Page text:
Manti High School junior voted governor at Girls State

(From left) Lauren Porter, Kristin, DeLeeuw, McKenzie Stoker, Darienne DeBrule and Elizabeth Beeli pose for a photo after the American Legion Auxiliary’s 2017 Girls State, held June 5-10 at Weber State University. The girls were voted attorney general, governor, girls nation senators and lieutenant governor, respectively. Photo by Curt DeLeeuw

Manti High School junior voted governor at Girls State

Clara Hatcher

Staff writer



OGDEN—A Manti High School student was voted governor at the 2017 American Legion Auxiliary’s Girls State, held June 5-10 at Weber State University.

Kristin DeLeeuw, a prospective senior at Manti, said the program helped her gain confidence, learn about politics and figure out what she wanted to do for a future career.

“I want to be a military psychologist for the Air Force,” DeLeeuw said. “Girls state made me have a new level of confidence and assurance. It showed me that I shouldn’t be scared to go after whatever I wanted to do in this life.”

Girls State provides an opportunity for junior-aged girls to experience a government-in-action program based on learning about politics, gaining confidence and creating bonds with other participants. Junior girls are selected after application and interview to attend the weeklong conference in their respective state.

DeLeeuw is one of four girls voted into positions that will return to next year’s program. Lauren Porter will return as Attorney General while McKenzie Stoker and Darienne DeBrule will return as Girls Nation Senators.

“I am so excited,” DeLeeuw said. “I’ve already started writing a speech for next year. In my first speech, I talked about how I hadn’t done anything like that [Governor] before and, even though I was scared, I wanted to try, so I could be the voice for all of the wonderful women I met.”

After being divided into “cities,” “Federalist” and “Nationalist” parties, students participate in a mock system where they assume the roles of government officials. They have the opportunity to attend caucus meetings, elect mayors, auditors, city councilwomen and even participate in a mock senate, where they can write and debate bills.

This is the 70th year Girls State has run in Utah. Kari Hofheins, the Utah Girls State director, said that it has also been their largest year regarding attendance, with 360 girls overall. In comparison, 330 girls were in attendance for the 68th year and 342 for the 69th.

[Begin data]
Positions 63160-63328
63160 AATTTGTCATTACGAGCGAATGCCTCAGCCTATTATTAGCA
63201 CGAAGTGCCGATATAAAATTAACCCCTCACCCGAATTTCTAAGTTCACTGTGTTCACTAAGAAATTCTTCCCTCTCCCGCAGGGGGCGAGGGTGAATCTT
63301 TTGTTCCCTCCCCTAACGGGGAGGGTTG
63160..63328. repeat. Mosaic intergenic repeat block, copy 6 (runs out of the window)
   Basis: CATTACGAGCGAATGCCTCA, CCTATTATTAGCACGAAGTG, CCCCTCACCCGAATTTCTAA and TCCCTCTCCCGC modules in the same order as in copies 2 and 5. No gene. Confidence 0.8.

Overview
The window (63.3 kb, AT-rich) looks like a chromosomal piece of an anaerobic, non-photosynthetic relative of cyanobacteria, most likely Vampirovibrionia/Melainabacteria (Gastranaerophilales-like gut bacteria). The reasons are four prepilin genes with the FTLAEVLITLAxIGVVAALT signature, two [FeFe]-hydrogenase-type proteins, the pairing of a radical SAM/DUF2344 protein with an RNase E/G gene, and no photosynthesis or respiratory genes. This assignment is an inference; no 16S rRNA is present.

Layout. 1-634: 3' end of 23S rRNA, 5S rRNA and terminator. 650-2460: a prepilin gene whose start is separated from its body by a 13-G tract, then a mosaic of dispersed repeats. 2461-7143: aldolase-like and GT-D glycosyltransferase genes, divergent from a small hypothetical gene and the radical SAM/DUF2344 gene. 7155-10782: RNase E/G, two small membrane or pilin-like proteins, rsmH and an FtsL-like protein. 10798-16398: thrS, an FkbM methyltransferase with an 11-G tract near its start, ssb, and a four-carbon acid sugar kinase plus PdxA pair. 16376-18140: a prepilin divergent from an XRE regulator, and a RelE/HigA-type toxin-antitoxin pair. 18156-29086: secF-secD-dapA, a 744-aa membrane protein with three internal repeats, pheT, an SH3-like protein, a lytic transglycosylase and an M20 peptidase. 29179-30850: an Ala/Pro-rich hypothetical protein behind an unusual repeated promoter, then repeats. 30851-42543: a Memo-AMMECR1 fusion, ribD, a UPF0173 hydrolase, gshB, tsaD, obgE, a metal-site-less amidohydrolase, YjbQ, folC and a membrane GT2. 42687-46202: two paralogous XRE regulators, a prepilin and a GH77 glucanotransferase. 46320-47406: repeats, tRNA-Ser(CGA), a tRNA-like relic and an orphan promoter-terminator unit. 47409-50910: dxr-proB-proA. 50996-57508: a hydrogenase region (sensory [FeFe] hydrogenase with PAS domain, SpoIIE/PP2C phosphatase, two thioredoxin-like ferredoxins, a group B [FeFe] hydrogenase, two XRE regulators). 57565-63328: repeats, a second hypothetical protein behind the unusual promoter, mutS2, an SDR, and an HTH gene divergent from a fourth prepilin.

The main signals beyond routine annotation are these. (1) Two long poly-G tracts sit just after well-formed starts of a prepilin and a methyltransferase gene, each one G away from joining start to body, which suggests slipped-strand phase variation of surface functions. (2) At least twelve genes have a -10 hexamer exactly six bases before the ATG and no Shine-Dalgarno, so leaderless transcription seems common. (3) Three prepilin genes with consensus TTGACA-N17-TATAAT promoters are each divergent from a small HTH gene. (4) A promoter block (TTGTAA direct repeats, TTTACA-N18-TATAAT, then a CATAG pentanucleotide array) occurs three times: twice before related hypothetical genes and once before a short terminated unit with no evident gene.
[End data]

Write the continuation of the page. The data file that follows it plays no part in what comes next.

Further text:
“Girls State is important because it builds Americanism and patriotism,” Hofheins said. “These girls get a hands-on experience. It is an amazing program.”

Hofheins said her theme for the girls this year was about the “power in you.”

While the program is meant to help girls get empowered and gain confidence, Leslie Roberts said when she took part in Girls State, she could not get past her shy tendencies. Now, Roberts is a counselor with the program and encourages girls to have a different experience from what she had.


“I didn’t totally get involved when I went to my city,” Roberts said about her time in Girls State. “I made a few friends, not as many as some of my other friends did, but it still changed my life and helped me realize how important our country is.”

Roberts has been a math teacher at Central Utah Academy for almost two years. Previously, she taught at Manti. After her daughter attended Girls State more than seven years ago, Roberts looked into volunteering as a counselor.

“For me, the main reason I do this and go ever year is because you see these girls transform to absolutely loving the girls they’re with and become so confident and secure in the way they are,” Roberts said. “To see that change in just a week is amazing to me.”